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Seven days to live


8 Thursday


Especially in the wake of women's health controversies across the nation, we tend to focus more on what's happening on the home front rather than what's happening internationally concerning women. But tonight, to celebrate International Women's Day, Colorado College's Cornerstone Arts Center (825 N. Cascade Ave., is hosting No Woman, No Cry at 7:30 in the screening room. For free you can view the film, which follows four at-risk pregnancies of women around the world. — Molly Mrazek


9 Friday


The Guardian said the play was "almost unbearable to endure and yet so compelling ..." The Los Angeles Times called its creator, Philip Ridley, "an undeniably clever craftsman bent on sheer sensationalism." Ridley himself described the production as "an exercise in reinvigorating empathy." They're all referencing Mercury Fur, Ridley's 2005 post-apocalyptic vision that, originally, his longtime publisher refused to print. It features a group of London kids surviving the streets by slinging illicit material and throwing parties for the rich where dark fantasies are realized. THEATREdART's (128 N. Nevada Ave., finishing its run this weekend; catch it at 8 tonight for 10 bucks. — Bryce Crawford


10 Saturday

special events

The ocean, from this landlubber's point of view, is a mythical thing. My first and only experience with it was bewilderment, followed by utter enchantment. The closest I've been able to come since was the dark and dreamlike diaries of artist Paul Gauguin's life in Tahiti, titled Noa Noa (which may have been fabricated to boot). As such, to have a bit of Polynesia in the high-and-dry country is not only eminently exotic, but downright essential. Hit up the 2012 Lu'au at Disabled American Veterans (6880 Palmer Park Blvd., 510-4056) from 5:30 to 9 tonight for food, music, dancing and crafts, all hosted by the Halau Ilima Polynesian Dance School. Tickets are $20 in advance, $25 at the door. — Edie Adelstein


11 Sunday

food and drink

Participating in the chef-media competition at last year's Colorado Restaurant Association Pikes Peak Chapter Hospitality Expo at The Broadmoor (1 Lake Ave.,, I had the honor of helping win Best Overall Champion de Cuisine with TAPAteria's chefs. I'll be cooking with one of them again (who's now with Conscious Table) from noon to 3 today at this 17th annual event, whose $30 tickets benefit the United Way, ProStart and the Pikes Peak Community Foundation. Watch us and nine other teams sweat, Iron Chef-style, in between sampling from more than 50 local food and drink houses. I may lose, but you simply can't. — Matthew Schniper


12 Monday


Every time I hear Chris Isaak's name, I have two visions pop in my head from The Chris Isaak Show, in which he plays a fictionalized version of himself. In the first, a woman lies on a round, rotating bed (seriously, that's all I remember). In the second, Isaak joins KISS' Paul Stanley for a clean-faced and awfully peppy rendition of "Rock and Roll All Night." I can't promise he'll do that song tonight at the Pikes Peak Center (190 S. Cascade Ave.,, but I am sure you'll get to hear others of the 55-year-old's hits, such as "Wicked Game" and "Baby Did a Bad, Bad Thing." Tickets run $53 to $63 for the 7:30 show. — Kirsten Akens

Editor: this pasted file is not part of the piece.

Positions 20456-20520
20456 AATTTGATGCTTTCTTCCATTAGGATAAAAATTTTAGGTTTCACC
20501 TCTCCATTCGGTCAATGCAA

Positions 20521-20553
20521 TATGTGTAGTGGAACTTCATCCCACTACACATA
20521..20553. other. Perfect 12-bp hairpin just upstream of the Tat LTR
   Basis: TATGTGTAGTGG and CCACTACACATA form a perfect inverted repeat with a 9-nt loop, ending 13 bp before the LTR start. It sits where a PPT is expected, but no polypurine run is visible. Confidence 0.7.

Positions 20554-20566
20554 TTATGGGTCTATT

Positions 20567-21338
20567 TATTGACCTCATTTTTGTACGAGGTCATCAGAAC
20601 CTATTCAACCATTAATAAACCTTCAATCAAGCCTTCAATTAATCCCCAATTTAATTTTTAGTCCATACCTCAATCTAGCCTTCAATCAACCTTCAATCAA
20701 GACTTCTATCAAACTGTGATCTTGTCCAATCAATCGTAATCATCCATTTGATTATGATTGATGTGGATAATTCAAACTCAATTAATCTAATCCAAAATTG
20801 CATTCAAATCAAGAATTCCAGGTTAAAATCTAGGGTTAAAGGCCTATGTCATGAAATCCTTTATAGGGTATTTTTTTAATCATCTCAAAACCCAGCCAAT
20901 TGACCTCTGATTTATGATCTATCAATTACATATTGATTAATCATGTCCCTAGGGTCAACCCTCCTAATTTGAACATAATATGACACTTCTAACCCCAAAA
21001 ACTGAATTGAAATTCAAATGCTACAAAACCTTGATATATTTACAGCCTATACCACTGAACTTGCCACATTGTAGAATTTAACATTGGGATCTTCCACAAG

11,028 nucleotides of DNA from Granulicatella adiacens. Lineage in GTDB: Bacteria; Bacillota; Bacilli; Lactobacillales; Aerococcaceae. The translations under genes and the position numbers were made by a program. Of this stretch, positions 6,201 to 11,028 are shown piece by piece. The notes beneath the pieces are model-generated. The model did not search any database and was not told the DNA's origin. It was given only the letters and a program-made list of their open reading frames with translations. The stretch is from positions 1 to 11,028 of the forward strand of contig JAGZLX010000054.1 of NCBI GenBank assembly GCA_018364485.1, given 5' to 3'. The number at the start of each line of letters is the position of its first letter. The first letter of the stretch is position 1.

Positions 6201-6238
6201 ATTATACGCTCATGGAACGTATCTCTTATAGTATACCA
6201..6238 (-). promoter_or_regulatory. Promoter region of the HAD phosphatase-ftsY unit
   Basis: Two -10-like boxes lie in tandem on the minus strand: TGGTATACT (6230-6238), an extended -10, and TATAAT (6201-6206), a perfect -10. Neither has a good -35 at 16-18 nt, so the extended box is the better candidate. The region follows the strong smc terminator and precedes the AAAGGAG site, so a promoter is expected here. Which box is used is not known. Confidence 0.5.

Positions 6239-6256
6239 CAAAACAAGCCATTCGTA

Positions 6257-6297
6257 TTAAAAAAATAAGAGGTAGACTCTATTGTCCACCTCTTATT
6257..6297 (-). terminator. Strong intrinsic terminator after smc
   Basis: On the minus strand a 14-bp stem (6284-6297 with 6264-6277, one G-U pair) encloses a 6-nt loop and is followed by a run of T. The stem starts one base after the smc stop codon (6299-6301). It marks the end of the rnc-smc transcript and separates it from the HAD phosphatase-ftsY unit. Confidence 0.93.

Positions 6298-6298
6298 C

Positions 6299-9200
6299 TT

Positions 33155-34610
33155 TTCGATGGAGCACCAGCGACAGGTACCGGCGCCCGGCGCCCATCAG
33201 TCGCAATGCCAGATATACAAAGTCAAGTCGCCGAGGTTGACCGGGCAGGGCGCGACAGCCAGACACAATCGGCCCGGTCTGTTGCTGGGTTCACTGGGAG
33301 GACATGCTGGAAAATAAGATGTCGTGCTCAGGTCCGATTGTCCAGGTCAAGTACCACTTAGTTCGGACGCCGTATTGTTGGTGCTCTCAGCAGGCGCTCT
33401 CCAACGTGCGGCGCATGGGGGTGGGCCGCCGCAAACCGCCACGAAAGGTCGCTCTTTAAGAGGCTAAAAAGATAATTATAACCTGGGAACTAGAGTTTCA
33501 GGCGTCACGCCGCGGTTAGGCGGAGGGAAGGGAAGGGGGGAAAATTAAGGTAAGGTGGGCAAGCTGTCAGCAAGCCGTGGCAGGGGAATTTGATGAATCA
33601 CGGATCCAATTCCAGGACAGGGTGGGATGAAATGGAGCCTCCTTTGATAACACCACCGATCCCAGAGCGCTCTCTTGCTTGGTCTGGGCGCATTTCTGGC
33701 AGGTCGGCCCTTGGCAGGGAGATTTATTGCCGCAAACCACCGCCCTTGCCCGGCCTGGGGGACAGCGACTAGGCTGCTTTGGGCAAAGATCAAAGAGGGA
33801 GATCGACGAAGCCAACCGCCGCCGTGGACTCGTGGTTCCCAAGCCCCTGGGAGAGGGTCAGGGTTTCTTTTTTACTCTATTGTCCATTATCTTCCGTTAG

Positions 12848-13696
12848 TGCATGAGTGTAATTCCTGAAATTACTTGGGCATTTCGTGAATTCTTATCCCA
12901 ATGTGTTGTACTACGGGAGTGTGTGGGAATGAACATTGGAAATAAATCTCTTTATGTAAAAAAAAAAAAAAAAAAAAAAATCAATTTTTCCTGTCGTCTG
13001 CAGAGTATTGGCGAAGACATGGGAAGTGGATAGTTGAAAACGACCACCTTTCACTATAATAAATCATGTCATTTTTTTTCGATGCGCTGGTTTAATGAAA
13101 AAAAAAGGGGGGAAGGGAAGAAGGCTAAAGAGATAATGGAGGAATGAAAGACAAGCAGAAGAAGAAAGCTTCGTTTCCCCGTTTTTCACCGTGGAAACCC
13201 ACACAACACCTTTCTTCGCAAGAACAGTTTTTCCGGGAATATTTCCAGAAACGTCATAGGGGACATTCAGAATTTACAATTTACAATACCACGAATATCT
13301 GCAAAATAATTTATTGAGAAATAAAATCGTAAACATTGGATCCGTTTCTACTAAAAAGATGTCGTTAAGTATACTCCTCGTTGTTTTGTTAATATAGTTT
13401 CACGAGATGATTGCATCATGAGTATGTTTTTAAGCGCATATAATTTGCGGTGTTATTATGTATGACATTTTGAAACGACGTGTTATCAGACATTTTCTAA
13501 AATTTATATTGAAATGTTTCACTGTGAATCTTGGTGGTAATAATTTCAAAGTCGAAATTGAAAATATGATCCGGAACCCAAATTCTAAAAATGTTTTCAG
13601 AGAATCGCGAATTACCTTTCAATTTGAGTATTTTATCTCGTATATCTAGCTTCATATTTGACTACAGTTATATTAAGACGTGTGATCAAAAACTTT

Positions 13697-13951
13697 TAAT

13 Tuesday


Health care as an industry lies in great turmoil, from our city level on up, but as a matter of importance, it's never waivered. Analyzing and disseminating health information is a medicine like any other, which is why you might consider stopping by today's "A Conversation on LGBT Health" at the Colorado Springs Pride Center (2508 E. Bijou St., From 11 a.m. to 1 p.m., the free lecture will share the results of a recent comprehensive study conducted to "discover and document the state of LGBT health and wellness in Colorado." Topics cover where LGBT people feel safe speaking openly to a doctor, where they have faced barriers in accessing care and more. — Edie Adelstein


14 Wednesday

food and drink

After attending Sunday's CRA Expo, take time out from 5:30 to 7:30 tonight to find out why feasting on rich, sugary foods like many of those highlighted there should be reserved for such special occasions. Nutritional therapist Lois Pratt and her husband Bryan (friends of mine) will present the free lecture "The Original Menu — Evolution or Revolution" at the Woodland Park Library (218 E. Midland Ave., Woodland Park,, which looks at benefits of a Paleolithic Diet as well as "political implications regarding the food we eat." It's heady stuff, really focused on the gut — not about weight loss per se, but true health. — Matthew Schniper

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